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Marseille's Michy Batshuayi Not the Right Transfer Target for Tottenham Hotspur

Marseille's Michy Batshuayi, center,  challenges for the ball with Paris Saint Germain's Zlatan Ibrahimovic, left, and Thiago Motta, during the League One soccer match between Marseille and Paris Saint-Germain, at the Velodrome Stadium, in Marseille, southern France, Sunday, Feb. 7, 2016. (AP Photo/Claude Paris)
Claude Paris/Associated Press
Sam RookeFeatured ColumnistFebruary 12, 2016

Tottenham Hotspur look to be likely UEFA Champions League participants next season.

Sitting second in the Premier League with 13 games remaining, Spurs should be good enough to claim one of the top four places by season's end.

Should they succeed in their attempt to return to the top table of European football, Tottenham will need to find reinforcements in the summer.

Mauricio Pochettino has a relatively large, deep squad already, but there are notable weaknesses.

According to Sky Sports' Lyall Thomas, a Spurs source believes Cameron Carter-Vickers has the potential to be a truly great defender. Unless Pochettino is willing to hand the youngster first-team chances, he will need to find new defenders to push the current trio of Toby Alderweireld, Jan Vertonghen and Kevin Wimmer.

The clearest weakness, though, is in attack.

Harry Kane is the only specialist forward, while Heung-Min Son and Nacer Chadli are capable of filling in at the position in a pinch.

French sports newspaper L'Equipe (h/t Metro.co.uk's Jamie Sanderson) suggested that Marseille striker Michy Batshuayi is in advanced talks over a summer move to White Hart Lane.

The Belgian attacker is positionally flexible and lightning-quick.

The Sun reported that Tottenham have even sent scouts to observe Batshuayi in action.

According to the Guardian's Ed Aarons, Batshuayi was a target in January before signing a new contract with OM. In fact, Batshuayi was linked to Spurs as long ago as 2014 (per DH.be) before he joined Marseille from Standard Liege.

Despite the fact that Batshuayi appears to be a long-term Tottenham target, he is not the right man to chase this summer.

With his clever movement and speed, Batshuayi would contribute many of the same qualities that made West Brom striker Saido Berahino such an obvious target last summer.

Paulo Duarte/Associated Press

He would make a useful foil for Kane, but lacking the strength and aggression of Berahino, he would not be as well-suited to replacing him in the lineup altogether.

In fact, there is little to separate him from Son or Chadli as a stand-in for Kane.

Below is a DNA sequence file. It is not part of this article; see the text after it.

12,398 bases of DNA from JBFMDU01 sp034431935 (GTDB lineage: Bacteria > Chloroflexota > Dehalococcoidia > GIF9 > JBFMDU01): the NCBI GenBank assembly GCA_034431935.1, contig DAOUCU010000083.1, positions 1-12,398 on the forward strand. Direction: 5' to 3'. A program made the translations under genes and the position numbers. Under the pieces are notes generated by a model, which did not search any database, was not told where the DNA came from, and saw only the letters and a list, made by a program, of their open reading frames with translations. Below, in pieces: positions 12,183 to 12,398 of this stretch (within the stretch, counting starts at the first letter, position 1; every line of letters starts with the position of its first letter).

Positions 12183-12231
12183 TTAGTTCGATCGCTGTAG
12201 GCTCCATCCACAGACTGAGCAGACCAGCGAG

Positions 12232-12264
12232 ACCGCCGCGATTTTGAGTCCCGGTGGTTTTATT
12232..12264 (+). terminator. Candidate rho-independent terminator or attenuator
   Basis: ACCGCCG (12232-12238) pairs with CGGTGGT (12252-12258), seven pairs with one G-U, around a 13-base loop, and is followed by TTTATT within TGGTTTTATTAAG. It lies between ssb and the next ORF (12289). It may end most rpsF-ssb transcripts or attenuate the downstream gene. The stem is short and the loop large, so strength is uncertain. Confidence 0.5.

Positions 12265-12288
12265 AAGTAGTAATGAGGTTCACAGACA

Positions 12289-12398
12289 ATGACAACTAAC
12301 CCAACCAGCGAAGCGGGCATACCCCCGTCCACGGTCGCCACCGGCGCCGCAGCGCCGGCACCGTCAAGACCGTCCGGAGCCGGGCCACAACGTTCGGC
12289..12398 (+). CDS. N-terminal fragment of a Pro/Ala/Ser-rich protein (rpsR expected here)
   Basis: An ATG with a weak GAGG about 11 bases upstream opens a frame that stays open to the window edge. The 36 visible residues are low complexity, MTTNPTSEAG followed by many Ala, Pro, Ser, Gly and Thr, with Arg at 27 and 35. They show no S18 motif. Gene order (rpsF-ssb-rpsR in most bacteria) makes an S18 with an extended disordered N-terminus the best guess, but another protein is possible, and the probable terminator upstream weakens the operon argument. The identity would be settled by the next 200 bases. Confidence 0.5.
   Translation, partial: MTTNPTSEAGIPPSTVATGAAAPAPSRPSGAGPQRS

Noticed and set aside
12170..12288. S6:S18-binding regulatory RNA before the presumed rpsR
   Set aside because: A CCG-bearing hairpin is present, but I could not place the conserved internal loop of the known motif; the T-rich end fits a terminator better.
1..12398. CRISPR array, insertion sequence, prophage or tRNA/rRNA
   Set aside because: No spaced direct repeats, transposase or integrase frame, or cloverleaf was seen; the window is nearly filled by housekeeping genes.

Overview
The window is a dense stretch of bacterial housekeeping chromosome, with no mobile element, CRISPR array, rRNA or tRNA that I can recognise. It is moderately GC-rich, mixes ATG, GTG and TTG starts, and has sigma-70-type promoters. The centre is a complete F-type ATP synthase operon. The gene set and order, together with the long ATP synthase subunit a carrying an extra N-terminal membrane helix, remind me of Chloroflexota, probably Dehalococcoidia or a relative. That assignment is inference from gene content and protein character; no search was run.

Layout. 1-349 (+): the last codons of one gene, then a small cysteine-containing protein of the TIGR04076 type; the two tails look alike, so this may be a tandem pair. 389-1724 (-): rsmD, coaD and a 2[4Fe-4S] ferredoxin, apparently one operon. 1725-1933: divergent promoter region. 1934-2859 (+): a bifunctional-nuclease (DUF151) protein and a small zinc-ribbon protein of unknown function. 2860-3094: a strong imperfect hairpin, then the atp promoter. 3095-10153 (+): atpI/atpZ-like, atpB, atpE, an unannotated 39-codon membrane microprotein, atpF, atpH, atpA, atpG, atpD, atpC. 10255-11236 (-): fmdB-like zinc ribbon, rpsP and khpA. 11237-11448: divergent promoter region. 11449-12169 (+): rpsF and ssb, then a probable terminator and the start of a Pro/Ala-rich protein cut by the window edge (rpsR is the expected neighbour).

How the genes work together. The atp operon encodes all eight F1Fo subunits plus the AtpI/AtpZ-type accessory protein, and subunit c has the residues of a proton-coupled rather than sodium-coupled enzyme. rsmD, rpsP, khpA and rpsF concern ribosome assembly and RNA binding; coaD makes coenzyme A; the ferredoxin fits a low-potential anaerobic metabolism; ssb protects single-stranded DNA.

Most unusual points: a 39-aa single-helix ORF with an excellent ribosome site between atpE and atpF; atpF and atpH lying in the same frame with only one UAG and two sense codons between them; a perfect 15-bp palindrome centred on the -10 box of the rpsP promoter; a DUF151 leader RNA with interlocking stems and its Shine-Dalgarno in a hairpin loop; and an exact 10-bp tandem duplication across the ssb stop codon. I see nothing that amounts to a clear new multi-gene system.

His relative inflexibility should rule him out as a target, but there is another substantial issue. According to the Daily Express' Joe Short, Marseille chairman Jean-Michel Aulas claimed Batshuayi would cost £35 million. That was before he signed a contract extension.

If Aulas were to demand even that same figure, it would be far higher than Spurs are likely willing to go.

Such an immense transfer fee virtually demands a starting position, threatening Kane's until-now undisputed place in Pochettino's team.

Under Marcelo Bielsa in 2014/15, Batshuayi scored nine goals in 26 Ligue 1 appearances. He has improved his return in the current campaign, scoring 12 in 24 games while providing seven assists.

Batshuayi appears to have returned to his true level in recent months. He has more yellow cards (four) than goals (three) since the end of November.

The fact that Marseille lost Andre Ayew and Andre-Pierre Gignac in the summer left Batshuayi as the lone sole striker. OM brought in Lucas Ocampos and Steven Fletcher in January to address their concerns that Batshuayi is not sufficient.

Tottenham's recent return to a transfer policy of identifying value and prioritising experience in English football has served them well.

It would make little sense to risk upsetting the excellent team spirit with a hugely expensive player who has rarely performed with consistency and never been asked to play a role comparable with that which Kane does so well.

Batshuayi has potential to be an excellent player in time.

A £35 million player cannot realistically be given that time.

For significantly less, it would be a worthy gamble, but Spurs already have Clinton Njie in a similar position.

MARSEILLE - FEBRUARY 7: Michy Batshuayi of OM in action during the French Ligue 1 match between Olympique de Marseille (OM) and Paris Saint-Germain (PSG) at New Stade Velodrome on February 7, 2016 in Marseille, France. (Photo by Jean Catuffe/Getty Images)
Jean Catuffe/Getty Images

As Tottenham approach a period of austerity enforced by their ambitious stadium project, they cannot afford to make hugely expensive signings of unproven players.

The risk of Batshuayi struggling to adapt or failing altogether is simply too high when there are numerous alternatives available.

Paul Mitchell, Tottenham's head of recruitment, made his name by finding undervalued transfer targets for Southampton. Since joining Spurs, Mitchell has been involved in the acquisition of low-risk, high-reward players like Dele Alli, and those should be the priority going forward.

Batshuayi may very well come to England and immediately catch fire, but it won't be at Tottenham.

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